In high school, I was dedicated to my career and set down the path to become a journalist. I volunteered to produce a weekly newscast with college students…in high school! And when I saw that being a motivated self-learner helped open doors, I knew that it wasn’t enough to just sit back and wait for new opportunities to present themselves. Doing what I wanted meant taking initiative.
About halfway through college, I felt the Lord calling me to surrender my career to Him. To some, surrendering a career means entering the work force as a minister, but that wasn’t so for me.
I struggled for a couple of years and hoped that God would show me the path He wanted me to pursue. It was frustrating; I’m a planner…I like to know what happens next. I wrestled with the unknown and daily have to surrender. “Lord, whatever it is you want me to do today…lead, and I’ll follow.”
Now, I work for an amazing ministry business. We work each day to resource churches so they can make disciples. We pray at work, we pray for our work, and we work together with a Kingdom-expanding focus. But we are still a business, and the work I do is still part of my career.
The conversation about women in the workplace seems outdated but it still exists, and with an added pressure to “do it all.” I feel like this pressure is even more intense for Christian women who want to work and have a family. We feel like we need to do it all; be on top of our game at work and be a godly wife and mother for our families. For most of us, the pressure doesn’t begin when Prince Charming slips the ring on our finger, either. It starts early and may even impact our future decisions at work and home.
Here are six tips from Glamour magazine (of all places) for women in the work force:
Remember, Wonder Woman doesn’t exist. She is fiction, and you are real. Building a life on fantasy is never a good thing.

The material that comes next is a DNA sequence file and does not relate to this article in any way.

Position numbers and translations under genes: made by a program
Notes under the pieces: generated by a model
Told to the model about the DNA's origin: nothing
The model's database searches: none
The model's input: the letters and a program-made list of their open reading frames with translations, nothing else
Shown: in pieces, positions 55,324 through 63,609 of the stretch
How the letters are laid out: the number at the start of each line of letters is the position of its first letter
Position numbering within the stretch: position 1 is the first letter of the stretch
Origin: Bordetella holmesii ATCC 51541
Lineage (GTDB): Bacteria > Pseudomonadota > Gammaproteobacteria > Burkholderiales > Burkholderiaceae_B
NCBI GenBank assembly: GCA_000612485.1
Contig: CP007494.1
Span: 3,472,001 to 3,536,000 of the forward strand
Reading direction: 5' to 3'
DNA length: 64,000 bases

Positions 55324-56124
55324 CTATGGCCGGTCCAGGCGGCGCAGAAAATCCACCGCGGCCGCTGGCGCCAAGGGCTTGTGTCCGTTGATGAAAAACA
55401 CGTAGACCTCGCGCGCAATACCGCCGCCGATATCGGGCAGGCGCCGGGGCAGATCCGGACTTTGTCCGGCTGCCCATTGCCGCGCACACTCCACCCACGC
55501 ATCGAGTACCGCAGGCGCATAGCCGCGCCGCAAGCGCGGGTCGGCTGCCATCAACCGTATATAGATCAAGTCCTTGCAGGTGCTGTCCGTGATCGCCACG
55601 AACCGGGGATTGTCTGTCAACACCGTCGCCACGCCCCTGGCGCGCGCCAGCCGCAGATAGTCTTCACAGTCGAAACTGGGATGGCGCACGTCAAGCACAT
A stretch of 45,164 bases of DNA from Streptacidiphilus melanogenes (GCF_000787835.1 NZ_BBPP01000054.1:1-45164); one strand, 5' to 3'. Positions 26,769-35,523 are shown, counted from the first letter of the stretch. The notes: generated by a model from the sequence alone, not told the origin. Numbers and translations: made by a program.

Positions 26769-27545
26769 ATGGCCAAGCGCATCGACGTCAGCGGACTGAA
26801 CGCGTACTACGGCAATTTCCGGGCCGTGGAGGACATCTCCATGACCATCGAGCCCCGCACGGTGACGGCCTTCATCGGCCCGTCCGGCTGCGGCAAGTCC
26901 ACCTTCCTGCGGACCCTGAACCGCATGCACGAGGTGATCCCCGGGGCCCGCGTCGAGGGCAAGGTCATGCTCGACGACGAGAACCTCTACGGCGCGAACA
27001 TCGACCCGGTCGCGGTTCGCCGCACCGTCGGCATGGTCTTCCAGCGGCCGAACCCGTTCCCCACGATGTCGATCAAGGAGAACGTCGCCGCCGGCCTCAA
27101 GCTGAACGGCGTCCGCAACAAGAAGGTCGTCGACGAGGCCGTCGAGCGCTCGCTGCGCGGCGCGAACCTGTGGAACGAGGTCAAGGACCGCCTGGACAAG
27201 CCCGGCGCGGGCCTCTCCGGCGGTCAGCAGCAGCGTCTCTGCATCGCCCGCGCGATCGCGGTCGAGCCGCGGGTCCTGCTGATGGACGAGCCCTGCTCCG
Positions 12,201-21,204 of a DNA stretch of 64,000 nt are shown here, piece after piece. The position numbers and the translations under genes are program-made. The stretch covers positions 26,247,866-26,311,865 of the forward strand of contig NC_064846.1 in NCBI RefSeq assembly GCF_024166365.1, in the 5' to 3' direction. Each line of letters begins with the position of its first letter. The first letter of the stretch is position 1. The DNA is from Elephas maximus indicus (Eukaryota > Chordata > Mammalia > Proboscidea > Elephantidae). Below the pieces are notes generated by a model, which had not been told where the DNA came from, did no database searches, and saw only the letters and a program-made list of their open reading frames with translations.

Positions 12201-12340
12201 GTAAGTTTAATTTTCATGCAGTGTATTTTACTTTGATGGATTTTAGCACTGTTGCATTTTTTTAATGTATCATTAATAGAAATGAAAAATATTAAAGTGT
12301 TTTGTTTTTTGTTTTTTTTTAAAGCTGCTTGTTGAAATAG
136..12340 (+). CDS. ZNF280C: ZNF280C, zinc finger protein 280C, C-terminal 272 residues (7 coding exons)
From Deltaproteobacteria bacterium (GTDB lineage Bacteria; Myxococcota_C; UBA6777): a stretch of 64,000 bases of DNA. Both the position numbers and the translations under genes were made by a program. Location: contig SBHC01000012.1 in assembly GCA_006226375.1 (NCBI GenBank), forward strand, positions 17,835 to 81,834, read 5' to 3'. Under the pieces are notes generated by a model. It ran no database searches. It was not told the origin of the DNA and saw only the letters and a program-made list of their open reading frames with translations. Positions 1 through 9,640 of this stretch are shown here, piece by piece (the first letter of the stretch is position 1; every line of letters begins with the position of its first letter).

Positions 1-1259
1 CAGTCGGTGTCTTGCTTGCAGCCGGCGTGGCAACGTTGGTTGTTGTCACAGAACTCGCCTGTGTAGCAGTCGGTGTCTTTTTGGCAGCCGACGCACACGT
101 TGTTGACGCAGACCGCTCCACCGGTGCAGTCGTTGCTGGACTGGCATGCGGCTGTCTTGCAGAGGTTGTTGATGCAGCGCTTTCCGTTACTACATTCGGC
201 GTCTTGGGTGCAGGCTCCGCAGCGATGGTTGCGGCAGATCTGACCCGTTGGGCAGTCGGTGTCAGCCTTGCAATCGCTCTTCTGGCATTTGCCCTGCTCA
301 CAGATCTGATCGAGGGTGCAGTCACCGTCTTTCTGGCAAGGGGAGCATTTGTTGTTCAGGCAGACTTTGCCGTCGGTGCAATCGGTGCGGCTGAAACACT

Learn from the guys. Men know there’s only so much they can do at once. If the budget report’s due, the lawn goes unmowed. Women try to keep everything going, all the plates spinning. It’s OK to set down a plate. Just choose which one.
Stay close to home. As your life gets more complicated, having family around is a godsend, so live by parents or siblings. Find the right partner. Sheryl Sandberg said it in Lean In, but it bears repeating.
Marry someone you love and like; finding a person who doesn’t care if you’re perfect is a good start.
Banish guilt from your social life. You don’t have to accept every invitation. Before you RSVP, ask yourself: (1) Is it required for work? (2) Will it help you professionally or intellectually? (3) Will you enjoy it? If the answer to all three is no, don’t go.
Commit to a workout regimen. It feels like one more gotta-be- perfect obligation, but exercise is a stress reliever: If I didn’t run, swim, or lift weights, I almost certainly would have killed someone by this point in my life.
Pick a job you love. If your career is satisfying, you’re more likely to stick with it after having kids. Women flee consulting and banking in droves; female doctors, though, tend to stay put, perhaps because no one enters medical school on a whim.
The most crucial thing for women to know today? No one does it all. We each, if we’re lucky, will have our chance to leave a mark on the world, but we are trying too hard to be perfect. So don’t emulate Wonder Woman; think about what’s wonderful to you instead. Then boldly, audaciously, joyfully, leave the rest behind.
Lean In by Sheryl Sandberg is a great book for women in the workforce. I didn’t think women’s issues was actually an issue, but it was a seriously great read that opened my eyes to a lot of things. I’ll be sharing more about it on the blog soon!
Ladies, what’s your biggest fear about balancing work and family life?